And Fred Sings to Ginger, “You Say Tomato, I Say Tomahto”

Recently, a very hot day in New Rochelle combined with just a few appointments, gave me the opportunity to read some of the articles that had piled up on my desk. One piece was from the New York Times Science section. It was about nostalgia (“What is Nostalgia Good For…?” John Tierney, July 8, 2013).  An interesting article, but not eliciting any wows, just some confusion. Readers are given the opportunity to comment on what they have read. And so I posed the following question: “What is the difference between nostalgia and reminiscence?”  Two people responded to my inquiry. Truth be told, I don’t think there is a significant difference.  Kinda like Ginger Rogers and Fred Astaire battling it out in: “You say tomato and I say tomato.”

Despite my inability to truly grasp these differences, I read some of the comments made by other readers. Call it life review, reminiscence or nostalgia, I was  particularly impressed  by the comment of RitaLouise from Bellingham, Washington.

“I am 85. Yes, I do relive parts of the past. But what I really find fascinating is the ‘thread’ of one connection to another in my life. So much has to do with being in the right place at the right time, connecting with a person with a connection that will change your life. To review the successes and the failures simply gives a rich tapestry of life as it is. One decision is pivotal to an outcome that can be a path to progress, or a setback. What is also interesting is when you weigh the balance. Would you change anything? Or are you just content to watch the flow of your life, the possibilities, the decisions, and the outcomes? Life is ‘some and some’, and if toward the end we can be at peace with it, so be it.”

Thank you RitaLouise from Bellingham, Washington.  I have turned your comments into questions as I help clients reminisce about their life tapestries. For this geriatric care manager, a piece of that thread was knotted  more than 25 years ago in the driveway of my New Rochelle home. A friend, just before saying good-bye, made a parting suggestion. Why not consider entering the brave new world of geriatric care management? A suggestion first ignored, then revisited and finally acted upon. Call this musing of a very long time ago nostalgia or reminiscence, it was truly the right decision.

Alzheimer’s Disease: Logic to the Wind and Anchor The Words

As a geriatric care manager, when I consult with  families whose spouse or parent has dementia, one of my first suggestions is to rid themselves of  the following words and notions : “logic, logical, logically even logicalizing.”  Simply stated, dementia is an illogical illness.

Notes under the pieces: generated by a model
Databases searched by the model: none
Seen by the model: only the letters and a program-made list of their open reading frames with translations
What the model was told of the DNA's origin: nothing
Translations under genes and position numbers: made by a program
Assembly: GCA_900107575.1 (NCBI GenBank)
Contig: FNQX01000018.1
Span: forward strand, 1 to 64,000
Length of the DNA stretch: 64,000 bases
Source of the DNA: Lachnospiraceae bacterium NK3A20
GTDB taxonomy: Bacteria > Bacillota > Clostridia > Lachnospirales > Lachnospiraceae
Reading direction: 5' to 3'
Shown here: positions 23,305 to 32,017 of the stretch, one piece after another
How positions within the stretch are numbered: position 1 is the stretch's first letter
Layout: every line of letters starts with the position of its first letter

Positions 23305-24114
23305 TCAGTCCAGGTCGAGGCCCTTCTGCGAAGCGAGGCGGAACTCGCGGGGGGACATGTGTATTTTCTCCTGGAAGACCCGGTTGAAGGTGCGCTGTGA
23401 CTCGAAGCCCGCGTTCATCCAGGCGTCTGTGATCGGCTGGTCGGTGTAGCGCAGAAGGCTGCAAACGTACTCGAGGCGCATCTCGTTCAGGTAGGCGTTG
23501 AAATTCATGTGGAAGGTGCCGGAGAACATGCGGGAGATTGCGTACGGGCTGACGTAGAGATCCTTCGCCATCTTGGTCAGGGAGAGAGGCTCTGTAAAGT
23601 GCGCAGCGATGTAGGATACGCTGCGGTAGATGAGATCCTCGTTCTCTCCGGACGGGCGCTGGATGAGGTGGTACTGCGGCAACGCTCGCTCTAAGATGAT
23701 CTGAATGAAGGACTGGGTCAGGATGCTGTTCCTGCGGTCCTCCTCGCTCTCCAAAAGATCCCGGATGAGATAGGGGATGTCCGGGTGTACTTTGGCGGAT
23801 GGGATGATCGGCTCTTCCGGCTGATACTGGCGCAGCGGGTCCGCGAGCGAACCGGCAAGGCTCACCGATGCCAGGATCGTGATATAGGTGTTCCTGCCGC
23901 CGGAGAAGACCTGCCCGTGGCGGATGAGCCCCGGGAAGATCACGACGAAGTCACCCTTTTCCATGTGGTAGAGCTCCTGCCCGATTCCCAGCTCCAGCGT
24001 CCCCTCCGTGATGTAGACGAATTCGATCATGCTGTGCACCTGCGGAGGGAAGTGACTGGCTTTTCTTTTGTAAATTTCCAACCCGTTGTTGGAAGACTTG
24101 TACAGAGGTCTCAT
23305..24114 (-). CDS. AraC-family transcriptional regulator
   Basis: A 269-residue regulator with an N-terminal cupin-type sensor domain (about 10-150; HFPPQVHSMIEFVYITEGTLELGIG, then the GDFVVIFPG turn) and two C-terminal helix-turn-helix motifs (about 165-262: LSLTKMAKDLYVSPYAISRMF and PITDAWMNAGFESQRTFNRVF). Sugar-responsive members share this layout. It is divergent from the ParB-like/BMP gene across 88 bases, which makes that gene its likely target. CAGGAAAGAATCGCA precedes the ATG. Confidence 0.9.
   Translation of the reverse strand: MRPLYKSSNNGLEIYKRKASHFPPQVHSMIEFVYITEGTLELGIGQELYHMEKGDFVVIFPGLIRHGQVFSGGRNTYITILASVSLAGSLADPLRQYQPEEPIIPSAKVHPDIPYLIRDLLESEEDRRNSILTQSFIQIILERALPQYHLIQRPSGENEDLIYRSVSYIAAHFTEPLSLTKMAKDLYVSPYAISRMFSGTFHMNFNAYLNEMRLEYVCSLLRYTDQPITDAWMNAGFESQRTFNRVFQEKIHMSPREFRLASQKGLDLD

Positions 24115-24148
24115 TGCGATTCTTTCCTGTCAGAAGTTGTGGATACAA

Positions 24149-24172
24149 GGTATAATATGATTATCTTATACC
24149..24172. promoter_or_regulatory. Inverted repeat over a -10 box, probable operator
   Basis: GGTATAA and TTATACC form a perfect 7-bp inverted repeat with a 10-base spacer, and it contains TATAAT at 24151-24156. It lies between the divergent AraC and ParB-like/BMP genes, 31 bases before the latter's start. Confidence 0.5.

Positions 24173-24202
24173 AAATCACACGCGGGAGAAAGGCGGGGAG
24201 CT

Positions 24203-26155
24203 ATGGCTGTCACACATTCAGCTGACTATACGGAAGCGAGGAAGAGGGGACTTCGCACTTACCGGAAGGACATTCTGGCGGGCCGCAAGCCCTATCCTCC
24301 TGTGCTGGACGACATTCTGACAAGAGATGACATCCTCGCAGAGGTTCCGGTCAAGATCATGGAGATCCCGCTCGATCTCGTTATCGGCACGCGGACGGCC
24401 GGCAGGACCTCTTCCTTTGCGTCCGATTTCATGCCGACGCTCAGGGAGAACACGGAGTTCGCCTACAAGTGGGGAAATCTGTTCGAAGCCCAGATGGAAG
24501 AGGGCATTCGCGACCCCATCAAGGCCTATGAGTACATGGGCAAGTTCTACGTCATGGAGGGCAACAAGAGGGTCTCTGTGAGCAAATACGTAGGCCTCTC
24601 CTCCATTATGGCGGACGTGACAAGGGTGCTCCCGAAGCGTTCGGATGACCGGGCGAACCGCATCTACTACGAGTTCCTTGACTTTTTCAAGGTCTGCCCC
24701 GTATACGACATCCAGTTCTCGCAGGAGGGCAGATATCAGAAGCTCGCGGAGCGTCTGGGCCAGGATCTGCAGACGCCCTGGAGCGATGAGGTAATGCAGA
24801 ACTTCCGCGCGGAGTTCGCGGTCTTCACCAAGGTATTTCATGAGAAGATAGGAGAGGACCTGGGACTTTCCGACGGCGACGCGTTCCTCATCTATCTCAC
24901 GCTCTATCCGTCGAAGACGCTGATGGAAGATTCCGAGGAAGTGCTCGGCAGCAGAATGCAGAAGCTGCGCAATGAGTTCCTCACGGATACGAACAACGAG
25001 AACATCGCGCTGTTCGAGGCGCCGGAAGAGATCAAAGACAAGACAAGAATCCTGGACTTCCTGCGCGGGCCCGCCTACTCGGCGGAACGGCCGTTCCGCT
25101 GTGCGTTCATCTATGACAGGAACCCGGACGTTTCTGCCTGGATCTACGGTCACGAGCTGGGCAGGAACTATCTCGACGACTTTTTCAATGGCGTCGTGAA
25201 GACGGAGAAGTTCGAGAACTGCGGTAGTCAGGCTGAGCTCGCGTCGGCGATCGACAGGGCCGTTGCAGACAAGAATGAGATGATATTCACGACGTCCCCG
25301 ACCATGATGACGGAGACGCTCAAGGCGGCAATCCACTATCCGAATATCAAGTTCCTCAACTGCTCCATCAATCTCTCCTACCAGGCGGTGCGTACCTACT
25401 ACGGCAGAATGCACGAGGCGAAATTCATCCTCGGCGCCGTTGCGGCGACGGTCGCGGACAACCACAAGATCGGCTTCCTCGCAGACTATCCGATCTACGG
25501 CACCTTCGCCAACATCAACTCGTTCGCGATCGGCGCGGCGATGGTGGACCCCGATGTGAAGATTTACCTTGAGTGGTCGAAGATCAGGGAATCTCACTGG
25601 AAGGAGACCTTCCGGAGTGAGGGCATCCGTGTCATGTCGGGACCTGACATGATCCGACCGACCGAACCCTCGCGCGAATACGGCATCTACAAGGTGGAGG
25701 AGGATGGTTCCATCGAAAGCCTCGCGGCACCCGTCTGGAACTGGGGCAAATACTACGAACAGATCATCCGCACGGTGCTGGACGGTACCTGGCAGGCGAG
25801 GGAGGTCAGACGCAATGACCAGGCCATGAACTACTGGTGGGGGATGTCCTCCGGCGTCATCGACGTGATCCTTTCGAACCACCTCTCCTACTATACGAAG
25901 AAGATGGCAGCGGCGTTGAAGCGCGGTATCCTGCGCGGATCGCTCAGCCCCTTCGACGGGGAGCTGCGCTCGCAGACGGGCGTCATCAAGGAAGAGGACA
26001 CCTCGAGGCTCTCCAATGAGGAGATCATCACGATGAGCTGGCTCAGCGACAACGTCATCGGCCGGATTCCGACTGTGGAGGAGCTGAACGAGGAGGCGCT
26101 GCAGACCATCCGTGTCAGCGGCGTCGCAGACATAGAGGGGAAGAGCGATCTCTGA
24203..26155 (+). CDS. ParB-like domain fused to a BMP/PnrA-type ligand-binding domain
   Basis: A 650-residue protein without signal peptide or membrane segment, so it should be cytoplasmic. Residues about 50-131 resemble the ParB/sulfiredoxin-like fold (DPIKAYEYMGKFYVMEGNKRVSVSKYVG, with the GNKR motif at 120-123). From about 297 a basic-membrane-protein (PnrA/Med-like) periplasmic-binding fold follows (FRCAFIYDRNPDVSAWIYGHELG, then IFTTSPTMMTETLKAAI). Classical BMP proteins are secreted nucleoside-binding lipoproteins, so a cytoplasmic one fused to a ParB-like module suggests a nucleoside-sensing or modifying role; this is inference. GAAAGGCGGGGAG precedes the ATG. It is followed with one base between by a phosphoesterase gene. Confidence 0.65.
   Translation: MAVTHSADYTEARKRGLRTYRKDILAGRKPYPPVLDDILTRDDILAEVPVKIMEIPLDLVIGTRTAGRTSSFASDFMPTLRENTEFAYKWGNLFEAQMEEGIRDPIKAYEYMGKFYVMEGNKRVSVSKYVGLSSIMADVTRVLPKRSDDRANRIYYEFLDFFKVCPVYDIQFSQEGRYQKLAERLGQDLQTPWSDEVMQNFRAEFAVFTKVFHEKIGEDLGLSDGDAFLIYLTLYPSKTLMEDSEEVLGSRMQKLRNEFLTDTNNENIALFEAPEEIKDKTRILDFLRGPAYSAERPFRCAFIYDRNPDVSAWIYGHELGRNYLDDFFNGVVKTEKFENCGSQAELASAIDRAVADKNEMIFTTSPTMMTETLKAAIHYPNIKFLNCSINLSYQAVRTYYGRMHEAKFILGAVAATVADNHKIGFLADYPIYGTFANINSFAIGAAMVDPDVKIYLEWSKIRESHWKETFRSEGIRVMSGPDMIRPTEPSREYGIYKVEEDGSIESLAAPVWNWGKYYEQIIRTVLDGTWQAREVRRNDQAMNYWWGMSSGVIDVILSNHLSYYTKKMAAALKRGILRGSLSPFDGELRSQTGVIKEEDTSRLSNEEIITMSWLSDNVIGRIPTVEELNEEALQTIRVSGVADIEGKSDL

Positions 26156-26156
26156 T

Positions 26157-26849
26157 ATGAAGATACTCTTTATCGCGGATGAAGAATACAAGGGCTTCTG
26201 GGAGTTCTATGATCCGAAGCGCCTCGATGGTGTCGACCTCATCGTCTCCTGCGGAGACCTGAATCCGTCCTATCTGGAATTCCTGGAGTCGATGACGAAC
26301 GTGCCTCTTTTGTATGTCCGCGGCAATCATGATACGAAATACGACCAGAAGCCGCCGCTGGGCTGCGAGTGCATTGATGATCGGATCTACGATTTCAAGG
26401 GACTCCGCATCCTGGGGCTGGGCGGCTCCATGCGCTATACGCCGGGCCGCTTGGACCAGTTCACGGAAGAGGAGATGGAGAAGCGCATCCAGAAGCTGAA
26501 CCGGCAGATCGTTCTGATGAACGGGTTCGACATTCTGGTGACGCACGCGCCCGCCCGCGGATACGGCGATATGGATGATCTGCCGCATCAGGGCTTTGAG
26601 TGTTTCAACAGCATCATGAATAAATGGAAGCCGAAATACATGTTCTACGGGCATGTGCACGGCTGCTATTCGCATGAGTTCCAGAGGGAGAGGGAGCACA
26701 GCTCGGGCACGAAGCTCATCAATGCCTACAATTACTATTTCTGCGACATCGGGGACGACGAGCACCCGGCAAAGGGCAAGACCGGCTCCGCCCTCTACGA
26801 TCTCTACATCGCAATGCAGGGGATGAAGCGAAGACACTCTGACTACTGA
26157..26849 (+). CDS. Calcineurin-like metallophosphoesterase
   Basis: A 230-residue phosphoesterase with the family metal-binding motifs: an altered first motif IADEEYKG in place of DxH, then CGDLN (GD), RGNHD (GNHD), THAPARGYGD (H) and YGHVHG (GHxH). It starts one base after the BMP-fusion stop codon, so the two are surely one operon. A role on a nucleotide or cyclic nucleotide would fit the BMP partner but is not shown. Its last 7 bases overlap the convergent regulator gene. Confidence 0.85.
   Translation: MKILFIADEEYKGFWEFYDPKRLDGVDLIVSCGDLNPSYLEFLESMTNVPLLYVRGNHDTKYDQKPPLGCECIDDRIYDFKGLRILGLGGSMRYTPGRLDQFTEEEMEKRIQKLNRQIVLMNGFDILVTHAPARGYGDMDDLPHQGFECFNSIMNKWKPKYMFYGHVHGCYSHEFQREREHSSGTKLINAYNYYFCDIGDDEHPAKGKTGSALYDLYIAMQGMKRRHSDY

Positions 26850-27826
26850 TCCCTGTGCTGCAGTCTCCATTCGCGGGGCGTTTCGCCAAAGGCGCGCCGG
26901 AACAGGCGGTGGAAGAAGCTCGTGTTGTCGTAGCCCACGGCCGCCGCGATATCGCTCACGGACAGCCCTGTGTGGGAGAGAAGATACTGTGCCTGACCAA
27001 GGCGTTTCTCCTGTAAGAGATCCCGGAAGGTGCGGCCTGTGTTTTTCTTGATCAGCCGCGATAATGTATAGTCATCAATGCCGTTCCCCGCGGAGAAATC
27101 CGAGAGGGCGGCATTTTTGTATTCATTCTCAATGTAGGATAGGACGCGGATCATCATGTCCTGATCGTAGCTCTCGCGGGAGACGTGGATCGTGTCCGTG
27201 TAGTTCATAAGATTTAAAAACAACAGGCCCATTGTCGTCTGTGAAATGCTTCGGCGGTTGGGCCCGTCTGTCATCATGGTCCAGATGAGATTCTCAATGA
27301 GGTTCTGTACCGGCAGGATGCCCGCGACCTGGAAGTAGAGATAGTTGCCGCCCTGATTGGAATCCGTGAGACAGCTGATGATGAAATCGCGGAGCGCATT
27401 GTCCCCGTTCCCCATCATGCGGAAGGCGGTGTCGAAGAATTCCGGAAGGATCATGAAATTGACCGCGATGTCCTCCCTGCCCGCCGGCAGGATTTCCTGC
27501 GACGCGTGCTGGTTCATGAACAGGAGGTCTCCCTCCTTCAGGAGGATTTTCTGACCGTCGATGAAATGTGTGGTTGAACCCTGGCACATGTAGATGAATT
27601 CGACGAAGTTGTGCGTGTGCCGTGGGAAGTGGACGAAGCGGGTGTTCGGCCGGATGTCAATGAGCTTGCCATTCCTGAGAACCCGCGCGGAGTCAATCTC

A quick example of logic gone awry.  Recently a son was telling me that his father was stepping into the waterless bath tub to shave. He would  not accept assistance and there were no grab bars on the tub walls. “I am going to tell him  it is not safe to do this,” he said to me.  To which I replied, “that approach is not going to work.”  A rather risky response, especially to a new client. I countered with a suggestion of putting some black or red tape across the floor of the tub with a note written in bold stating that the boards beneath the tub are loose and he should not step in. Okay, it’s an untruth, but “fiblets” are one of the most useful strategies in confronting Alzheimer’s disease.

While the above example is one of strategy, there are some guidelines for general communication with someone with Alzheimer’s Disease. By incorporating the six principles below and throwing logic to the wind, I believe a foundation can be established for maintaining or bettering one’s interaction with someone with dementia:

1. Speak slowly and calmly. People with dementia pick up on emotion. If you are upset or frustrated by the situation at hand, your parent will mirror you anxiety.  Pick a better time to have the conversation.

2. One sentence, one thought.  Keep your conversations simple.

3. Make eye contact. As senses become compromised, one needs to focus on the person. Eye contact in a quiet room without distractions will aid in effective communication.

4. If you are asking a question, ask just one question at a time.

5. Evaluate whether physical contact; holding a person’s hand, an arm around a shoulder, a hug or a kiss on the cheek will help or hinder a conversation.  Use this approach accordingly.  

Finally, the use of a “half smile.”  It is a just that, a semi-smile, take a look at Mona Lisa, she has the idea. It can reduce the stress of the caregiver and sets the stage for successful communication. As a geriatric care manager who often models herself after the Mona Lisa, or at least her smile, I invite you to learn more about the half-smile: